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benzilGuest Post from Deborah L. Benzil, MD, FACS, FAANS
Vice President, AANS
Chair, AANS/CNS Communications and Public Relations Committee

Mt Kisco, New York

Thick, innocuous appearing mailings from insurance companies often arrive in a physician’s inbox. Most physicians probably toss these directly into the nearest trash receptacle. Who has time with the increasing demands of patient care, meaningful use, and PQRS bearing down upon us? Perhaps we might take a moment to forward them to our administrators responsible for this messy part of healthcare delivery. Rarely would any of us take the time to read the fine print pages buried inside such a mailing. Perhaps, that is why the information in a recent missive from Emblem Health® struck like a thunderbolt!

Under the title “Providing Timely Care to your Patients,” I learned that the combined and mutual efforts of the New York State Department of Health (NYSDOH), the Centers for Medicare & Medicaid Services (CMS), and (NCQA) now require surveys by insurance companies to measure our patients’ access to care (the spectrum of routine, urgent, preventative, specialty and 24 hour emergency). The penalty for noncompliance (which implies second survey failure after notification of first failure) is reporting to the Credentialing/Recredentialing Committee and the potential for removal from the insurance panel.

I found myself asking—Does this really help?

doctor-patient-relationshipPhysicians all recognize the need to be available and accessible to our patients. Most of us are also patients and family members of patients with serious conditions, so we fully appreciate the anxiety that accompanies the pain, suffering, and unknowing of many illnesses and delays in obtaining intervention.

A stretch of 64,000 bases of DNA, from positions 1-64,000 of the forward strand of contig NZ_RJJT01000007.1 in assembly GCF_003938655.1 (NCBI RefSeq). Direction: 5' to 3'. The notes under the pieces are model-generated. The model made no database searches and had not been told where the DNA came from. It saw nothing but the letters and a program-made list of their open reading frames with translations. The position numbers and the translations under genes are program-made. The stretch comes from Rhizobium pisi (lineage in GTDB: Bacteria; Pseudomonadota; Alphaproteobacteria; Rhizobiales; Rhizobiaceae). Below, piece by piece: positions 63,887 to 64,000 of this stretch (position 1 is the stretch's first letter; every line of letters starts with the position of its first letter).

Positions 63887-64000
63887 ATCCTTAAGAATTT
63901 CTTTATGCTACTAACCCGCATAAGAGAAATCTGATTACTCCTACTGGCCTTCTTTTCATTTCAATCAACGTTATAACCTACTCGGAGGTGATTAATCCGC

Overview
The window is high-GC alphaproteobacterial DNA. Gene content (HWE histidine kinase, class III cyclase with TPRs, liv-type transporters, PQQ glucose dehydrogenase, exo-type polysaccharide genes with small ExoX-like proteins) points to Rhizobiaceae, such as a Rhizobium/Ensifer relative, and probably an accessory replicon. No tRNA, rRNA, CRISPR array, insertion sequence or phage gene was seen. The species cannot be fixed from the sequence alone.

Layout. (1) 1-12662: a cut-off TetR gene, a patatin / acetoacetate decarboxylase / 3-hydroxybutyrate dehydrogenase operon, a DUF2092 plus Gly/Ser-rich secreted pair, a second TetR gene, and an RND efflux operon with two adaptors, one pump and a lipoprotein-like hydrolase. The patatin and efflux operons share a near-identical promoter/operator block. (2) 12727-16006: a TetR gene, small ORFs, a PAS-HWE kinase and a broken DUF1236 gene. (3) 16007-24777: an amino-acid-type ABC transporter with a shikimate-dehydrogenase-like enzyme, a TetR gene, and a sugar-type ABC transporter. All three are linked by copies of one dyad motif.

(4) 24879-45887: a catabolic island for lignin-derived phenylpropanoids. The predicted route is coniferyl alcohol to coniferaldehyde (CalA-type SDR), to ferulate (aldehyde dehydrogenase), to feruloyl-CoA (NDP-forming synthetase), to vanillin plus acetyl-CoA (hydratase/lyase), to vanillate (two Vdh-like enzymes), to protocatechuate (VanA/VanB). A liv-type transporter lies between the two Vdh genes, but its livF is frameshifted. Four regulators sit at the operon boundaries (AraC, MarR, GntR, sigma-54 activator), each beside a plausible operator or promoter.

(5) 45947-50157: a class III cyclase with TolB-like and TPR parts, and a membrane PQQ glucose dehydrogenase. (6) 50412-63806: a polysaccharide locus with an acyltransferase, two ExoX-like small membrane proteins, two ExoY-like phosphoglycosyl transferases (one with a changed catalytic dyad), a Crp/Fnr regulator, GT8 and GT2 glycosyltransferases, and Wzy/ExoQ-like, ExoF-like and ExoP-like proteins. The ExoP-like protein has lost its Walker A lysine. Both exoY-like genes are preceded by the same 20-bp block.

Setting suggestions for timeliness seems ok, but this methodology has serious concerns:

  • Should compliance be placed in the hands of health insurers? Especially, given their track record of poor responsiveness to physician practices and patients (remember legislation was required to ensure basic things like “right to appeal” for patients).
  • Are our healthcare premium dollars spent wisely for this rather than for the direct provision of healthcare?
  • Was any consideration given to the fact that most physicians participate in multiple health plans, with the result that each practice (whether a solo practitioner or multi-specialty practice) will be surveyed on this same issue many times with clear squandering of resources?
  • Will noncompliance potentially result in a smaller available network (many of which are already highly stressed, especially in the many new insurance exchange products offered); thus resulting in further treatment delays?

As a neurosurgeon, I am constantly aware of the need to provide rapid patient access for a multitude of reasons. Interactions with other neurosurgeons confirm that we all strive to provide the best access of care for our patients, often opening early, staying late or juggling visits between multiple surgeries. If these accommodations are not met, we know that patients, “vote with their feet.” The result? Modifications to office protocols that will ensure greater accessibility. A clear example of how sound business principles and the free-market can and does work to benefit patients in the delivery of healthcare.

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